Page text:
In literature, film and television the hero might be credited with the victory, but often their decisions are coloured by an influencer in the background. In business, being an influential leader is not confined to those with a seat in the boardroom. Leaders outside senior management are in a prime position to influence change, innovation and decision-making – if they form the right informal relationships.
Within formal, structured hierarchies, each player must know their role and stick to it. Think teams or project groups – sticking to the structure is vital in these scenarios.
However, not all decisions are made within meetings and inside structured groups. Managers can also have their ideas heard and considered by building informal relationships.
Based on a study, casual coalitions may come about through chats at coffee shops, the office hallways or even while exercising together. These informal conversations can then help managers build a friendly relationship with senior leaders and other colleagues. That, in turn, allows managers to – in the best case, inform key decisions and at worst, provide senior leaders with an idea of how the organisation thinks and feels.
The aim is to develop more candid conversations and open up new lines of communication between key decision-makers and the rest of the business, not creating a channel for lobbying personal interests.
Informal relationships do more than just afford managers the ear of senior leaders. These coalitions can influence other key activities:
Informal relationships influence innovation
Research on innovation describes it as a social process since it is not limited to the conjuring up of ideas but also involves acceptance and implementation. This means that the innovator and the individual responsible for delivering it must agree.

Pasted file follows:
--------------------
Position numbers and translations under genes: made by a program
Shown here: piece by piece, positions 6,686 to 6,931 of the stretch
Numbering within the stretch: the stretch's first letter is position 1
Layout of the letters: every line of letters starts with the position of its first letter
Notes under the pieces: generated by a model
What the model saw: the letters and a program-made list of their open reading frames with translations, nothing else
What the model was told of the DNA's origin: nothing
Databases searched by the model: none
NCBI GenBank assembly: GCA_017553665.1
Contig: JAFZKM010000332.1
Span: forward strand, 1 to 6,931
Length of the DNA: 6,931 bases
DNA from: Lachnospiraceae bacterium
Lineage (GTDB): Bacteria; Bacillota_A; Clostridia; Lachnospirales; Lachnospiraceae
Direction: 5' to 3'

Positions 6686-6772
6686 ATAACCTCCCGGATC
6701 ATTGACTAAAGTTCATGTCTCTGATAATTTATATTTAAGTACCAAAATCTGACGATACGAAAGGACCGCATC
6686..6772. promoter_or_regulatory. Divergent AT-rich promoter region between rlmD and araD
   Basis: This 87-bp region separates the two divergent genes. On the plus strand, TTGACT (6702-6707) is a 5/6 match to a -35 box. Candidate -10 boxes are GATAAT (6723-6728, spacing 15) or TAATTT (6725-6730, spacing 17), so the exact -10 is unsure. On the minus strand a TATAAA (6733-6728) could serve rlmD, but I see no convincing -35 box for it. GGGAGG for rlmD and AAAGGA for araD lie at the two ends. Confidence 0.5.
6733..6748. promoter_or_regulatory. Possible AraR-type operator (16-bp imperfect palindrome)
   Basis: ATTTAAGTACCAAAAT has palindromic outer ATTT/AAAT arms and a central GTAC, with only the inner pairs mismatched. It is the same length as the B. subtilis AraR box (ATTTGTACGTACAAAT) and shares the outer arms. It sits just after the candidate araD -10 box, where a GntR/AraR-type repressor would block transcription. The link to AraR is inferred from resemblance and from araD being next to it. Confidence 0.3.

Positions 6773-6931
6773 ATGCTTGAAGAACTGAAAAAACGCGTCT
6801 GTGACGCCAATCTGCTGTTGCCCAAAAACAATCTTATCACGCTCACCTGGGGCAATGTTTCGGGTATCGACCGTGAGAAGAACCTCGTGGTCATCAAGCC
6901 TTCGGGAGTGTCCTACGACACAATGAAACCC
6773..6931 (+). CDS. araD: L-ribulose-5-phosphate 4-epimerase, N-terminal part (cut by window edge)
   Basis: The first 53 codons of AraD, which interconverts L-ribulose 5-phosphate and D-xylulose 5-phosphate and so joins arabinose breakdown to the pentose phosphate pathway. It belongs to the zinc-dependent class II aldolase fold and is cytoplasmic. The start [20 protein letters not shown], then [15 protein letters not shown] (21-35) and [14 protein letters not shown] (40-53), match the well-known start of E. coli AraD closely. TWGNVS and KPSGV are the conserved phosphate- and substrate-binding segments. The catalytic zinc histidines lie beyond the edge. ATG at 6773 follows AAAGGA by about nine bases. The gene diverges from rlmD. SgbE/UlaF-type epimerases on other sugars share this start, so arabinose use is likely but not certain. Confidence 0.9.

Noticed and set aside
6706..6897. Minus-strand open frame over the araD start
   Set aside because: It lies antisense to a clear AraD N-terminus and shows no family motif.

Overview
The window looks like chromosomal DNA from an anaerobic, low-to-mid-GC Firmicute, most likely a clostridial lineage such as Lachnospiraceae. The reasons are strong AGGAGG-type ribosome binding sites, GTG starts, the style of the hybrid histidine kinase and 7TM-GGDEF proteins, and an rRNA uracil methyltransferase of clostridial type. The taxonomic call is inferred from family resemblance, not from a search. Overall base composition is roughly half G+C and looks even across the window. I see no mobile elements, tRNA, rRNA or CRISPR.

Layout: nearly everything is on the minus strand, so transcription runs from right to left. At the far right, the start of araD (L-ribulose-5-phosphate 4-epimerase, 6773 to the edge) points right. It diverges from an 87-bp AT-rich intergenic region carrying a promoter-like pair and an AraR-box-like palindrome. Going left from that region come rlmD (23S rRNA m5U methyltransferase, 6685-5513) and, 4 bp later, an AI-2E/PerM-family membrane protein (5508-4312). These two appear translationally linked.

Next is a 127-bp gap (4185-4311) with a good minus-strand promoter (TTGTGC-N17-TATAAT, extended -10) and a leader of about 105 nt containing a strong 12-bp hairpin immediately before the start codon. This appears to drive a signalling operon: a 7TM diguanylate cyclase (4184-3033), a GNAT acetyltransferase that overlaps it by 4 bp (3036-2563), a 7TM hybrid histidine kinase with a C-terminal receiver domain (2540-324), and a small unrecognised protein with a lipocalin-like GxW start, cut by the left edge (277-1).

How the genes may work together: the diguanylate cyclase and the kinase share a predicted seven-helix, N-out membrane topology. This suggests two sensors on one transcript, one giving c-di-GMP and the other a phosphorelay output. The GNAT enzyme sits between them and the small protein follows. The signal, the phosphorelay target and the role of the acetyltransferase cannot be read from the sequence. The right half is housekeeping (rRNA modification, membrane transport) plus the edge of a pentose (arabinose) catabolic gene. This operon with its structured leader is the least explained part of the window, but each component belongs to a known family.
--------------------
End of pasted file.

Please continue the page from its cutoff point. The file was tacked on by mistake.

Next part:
Whether the innovative idea is implemented may therefore rely on the strength of the informal relationship of the parties involved. The better each other know and trust each other, the higher the likelihood of a successful outcome.
Informal relationships influence change
One of the most difficult situations to manage is change. People are wired to resist it yet it’s a recurring feature in the modern workplace. However, a study found that having a strong informal network can affect successful change management.
It concluded that those with strong informal networks became clear change agents regardless of their position in the organisation. The study also found that people who built their informal networks acted as a bridge between socially disconnected colleagues resulting in improved buy-in when change is rolled out.
Make more time for quick chats and start building healthy casual relationships with your leaders and colleagues. You never know how your influence can impact the rest of the business.
Sources (these articles are available to IML ANZ members via Leadership Direct):
- Davies, P. N. and Koza, M. P. (2001) ‘Eating soup with a fork: how informal social networks influence innovation in high-technology firms’, Strategic Change, 10(2), pp. 95–102. doi: 10.1002/jsc.532.
- Battilana, J. and Casciaro, T. (2013) ‘The Network Secrets of Great Change Agents’, Harvard Business Review, 91(7/8), pp. 62–68.